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Open Access Adipose-Derived Stem Cells Improve Renal Function in a Mouse Model of IgA Nephropathy

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T-cell dysregulation plays an important role in the pathogenesis of immunoglobulin A nephropathy (IgAN). Adipose-derived stem cells (ASCs) have been reported to be able to prevent tissue damage through immune-modulating effects. To evaluate the effects of ASCs in high IgA ddY (HIGA) mice, ASCs were isolated from HIGA mice with different stages of IgAN before and after disease onset. ASCs were injected at a dose of 5×106 cells/kg body weight through the tail vein every 2 weeks for 3 months. Although the administered ASCs were rarely detected in the glomeruli, 24-h proteinuria was markedly decreased in all ASC-treated groups. Although glomerular deposition of IgA was not significantly different among groups, mesangial proliferation and glomerulosclerosis were dramatically decreased in most ASC treatment groups. In addition, levels of fibrotic and inflammatory molecules were markedly decreased by ASC treatment. Interestingly, ASC therapy significantly decreased Th1 cytokine activity in the kidney and caused a shift to Th2 responses in spleen T-cells as determined by FACS analysis. Furthermore, conditioned media from ASCs abrogated aggregated IgA-induced Th1 cytokine production in cultured HIGA mesangial cells. These results suggest that the beneficial effects of ASC treatment in IgAN occur via paracrine mechanisms that modulate the Th1/Th2 cytokine balance. ASCs are therefore a promising new therapeutic agent for the treatment of IgAN.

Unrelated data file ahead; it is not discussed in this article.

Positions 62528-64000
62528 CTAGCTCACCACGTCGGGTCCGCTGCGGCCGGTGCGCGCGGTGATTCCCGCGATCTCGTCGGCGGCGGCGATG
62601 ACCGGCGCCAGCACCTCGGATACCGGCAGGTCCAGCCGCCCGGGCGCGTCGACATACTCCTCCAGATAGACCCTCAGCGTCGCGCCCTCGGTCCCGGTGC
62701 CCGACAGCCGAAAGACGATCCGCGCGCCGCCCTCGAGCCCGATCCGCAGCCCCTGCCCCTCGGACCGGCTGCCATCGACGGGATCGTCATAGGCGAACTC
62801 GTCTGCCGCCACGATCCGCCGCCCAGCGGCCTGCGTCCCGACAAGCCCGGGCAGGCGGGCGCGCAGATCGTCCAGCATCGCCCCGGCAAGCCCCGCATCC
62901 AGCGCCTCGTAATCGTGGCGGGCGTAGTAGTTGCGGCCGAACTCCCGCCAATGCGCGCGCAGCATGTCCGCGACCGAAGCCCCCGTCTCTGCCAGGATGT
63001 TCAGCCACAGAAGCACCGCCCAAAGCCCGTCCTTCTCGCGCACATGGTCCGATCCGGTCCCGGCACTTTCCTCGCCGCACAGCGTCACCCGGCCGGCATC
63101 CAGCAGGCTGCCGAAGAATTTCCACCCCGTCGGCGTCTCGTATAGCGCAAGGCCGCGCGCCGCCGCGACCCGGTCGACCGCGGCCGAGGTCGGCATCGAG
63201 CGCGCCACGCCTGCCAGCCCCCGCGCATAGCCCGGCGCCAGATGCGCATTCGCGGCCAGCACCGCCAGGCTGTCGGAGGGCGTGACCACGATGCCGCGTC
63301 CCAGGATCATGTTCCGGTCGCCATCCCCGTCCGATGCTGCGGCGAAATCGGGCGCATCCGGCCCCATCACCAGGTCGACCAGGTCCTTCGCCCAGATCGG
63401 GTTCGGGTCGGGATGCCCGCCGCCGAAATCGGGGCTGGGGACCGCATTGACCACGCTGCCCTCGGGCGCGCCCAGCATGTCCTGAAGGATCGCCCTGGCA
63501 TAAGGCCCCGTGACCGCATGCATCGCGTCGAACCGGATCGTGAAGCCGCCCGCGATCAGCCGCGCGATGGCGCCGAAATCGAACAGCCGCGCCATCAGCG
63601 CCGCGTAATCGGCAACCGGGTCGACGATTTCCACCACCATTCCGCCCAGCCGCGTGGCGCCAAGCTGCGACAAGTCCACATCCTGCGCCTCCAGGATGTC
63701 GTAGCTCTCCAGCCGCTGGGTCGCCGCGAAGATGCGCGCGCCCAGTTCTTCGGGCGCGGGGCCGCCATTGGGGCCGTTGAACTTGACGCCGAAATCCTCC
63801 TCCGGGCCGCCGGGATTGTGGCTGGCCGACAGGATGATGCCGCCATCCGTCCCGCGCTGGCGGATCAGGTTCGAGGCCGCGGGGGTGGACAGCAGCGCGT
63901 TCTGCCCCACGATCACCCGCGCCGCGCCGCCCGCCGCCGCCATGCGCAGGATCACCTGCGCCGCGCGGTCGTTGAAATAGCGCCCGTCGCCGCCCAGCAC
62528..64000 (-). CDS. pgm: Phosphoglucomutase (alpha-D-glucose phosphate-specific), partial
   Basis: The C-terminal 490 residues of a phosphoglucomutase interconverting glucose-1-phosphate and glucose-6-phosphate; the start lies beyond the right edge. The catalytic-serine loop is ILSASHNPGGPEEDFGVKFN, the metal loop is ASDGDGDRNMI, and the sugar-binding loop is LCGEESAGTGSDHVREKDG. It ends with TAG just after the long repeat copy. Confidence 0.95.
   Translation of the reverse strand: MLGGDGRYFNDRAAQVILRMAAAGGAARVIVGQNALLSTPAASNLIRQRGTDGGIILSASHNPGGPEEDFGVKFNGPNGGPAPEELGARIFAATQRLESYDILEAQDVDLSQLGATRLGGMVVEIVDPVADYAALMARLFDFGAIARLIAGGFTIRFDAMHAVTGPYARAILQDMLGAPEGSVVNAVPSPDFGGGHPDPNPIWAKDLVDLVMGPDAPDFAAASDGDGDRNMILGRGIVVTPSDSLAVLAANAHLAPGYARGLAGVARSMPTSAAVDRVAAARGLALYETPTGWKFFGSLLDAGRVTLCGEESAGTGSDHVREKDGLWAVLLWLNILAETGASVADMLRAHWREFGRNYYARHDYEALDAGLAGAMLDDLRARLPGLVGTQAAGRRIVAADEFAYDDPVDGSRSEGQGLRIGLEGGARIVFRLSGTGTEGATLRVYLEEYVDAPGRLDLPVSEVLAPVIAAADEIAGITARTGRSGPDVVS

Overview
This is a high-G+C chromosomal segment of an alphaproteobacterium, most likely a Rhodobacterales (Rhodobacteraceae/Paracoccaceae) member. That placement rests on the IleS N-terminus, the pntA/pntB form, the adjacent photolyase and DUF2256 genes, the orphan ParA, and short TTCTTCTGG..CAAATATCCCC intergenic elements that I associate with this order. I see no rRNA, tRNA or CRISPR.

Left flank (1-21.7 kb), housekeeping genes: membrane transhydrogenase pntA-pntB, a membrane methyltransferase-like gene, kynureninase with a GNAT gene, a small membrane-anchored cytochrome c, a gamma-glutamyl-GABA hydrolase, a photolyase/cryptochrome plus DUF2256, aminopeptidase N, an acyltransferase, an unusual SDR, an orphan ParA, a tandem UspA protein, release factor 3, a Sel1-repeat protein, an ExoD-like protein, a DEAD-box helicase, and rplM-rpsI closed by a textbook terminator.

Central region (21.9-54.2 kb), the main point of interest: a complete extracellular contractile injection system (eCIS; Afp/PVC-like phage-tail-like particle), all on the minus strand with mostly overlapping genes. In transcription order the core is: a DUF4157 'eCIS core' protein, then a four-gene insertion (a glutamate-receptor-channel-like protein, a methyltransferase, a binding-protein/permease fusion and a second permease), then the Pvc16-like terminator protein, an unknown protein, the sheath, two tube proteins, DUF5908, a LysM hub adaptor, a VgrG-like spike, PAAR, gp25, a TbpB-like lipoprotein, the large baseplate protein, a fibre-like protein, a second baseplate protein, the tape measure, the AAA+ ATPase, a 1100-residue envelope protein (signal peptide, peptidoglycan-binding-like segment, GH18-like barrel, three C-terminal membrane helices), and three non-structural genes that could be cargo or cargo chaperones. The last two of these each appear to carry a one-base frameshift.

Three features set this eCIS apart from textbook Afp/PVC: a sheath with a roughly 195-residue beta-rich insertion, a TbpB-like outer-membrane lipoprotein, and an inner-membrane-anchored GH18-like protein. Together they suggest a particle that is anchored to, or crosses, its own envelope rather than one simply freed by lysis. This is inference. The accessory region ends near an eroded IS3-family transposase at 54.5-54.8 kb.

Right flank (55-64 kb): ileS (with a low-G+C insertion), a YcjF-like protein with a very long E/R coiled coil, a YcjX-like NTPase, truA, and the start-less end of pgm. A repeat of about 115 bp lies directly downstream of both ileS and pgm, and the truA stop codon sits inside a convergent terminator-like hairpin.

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Keywords: Adipose-derived stem cells (ASCs); Glomerulosclerosis; HIGA mice; Proteinuria; Th1 cytokine

Document Type: Research Article

Publication date: 2012-11-01

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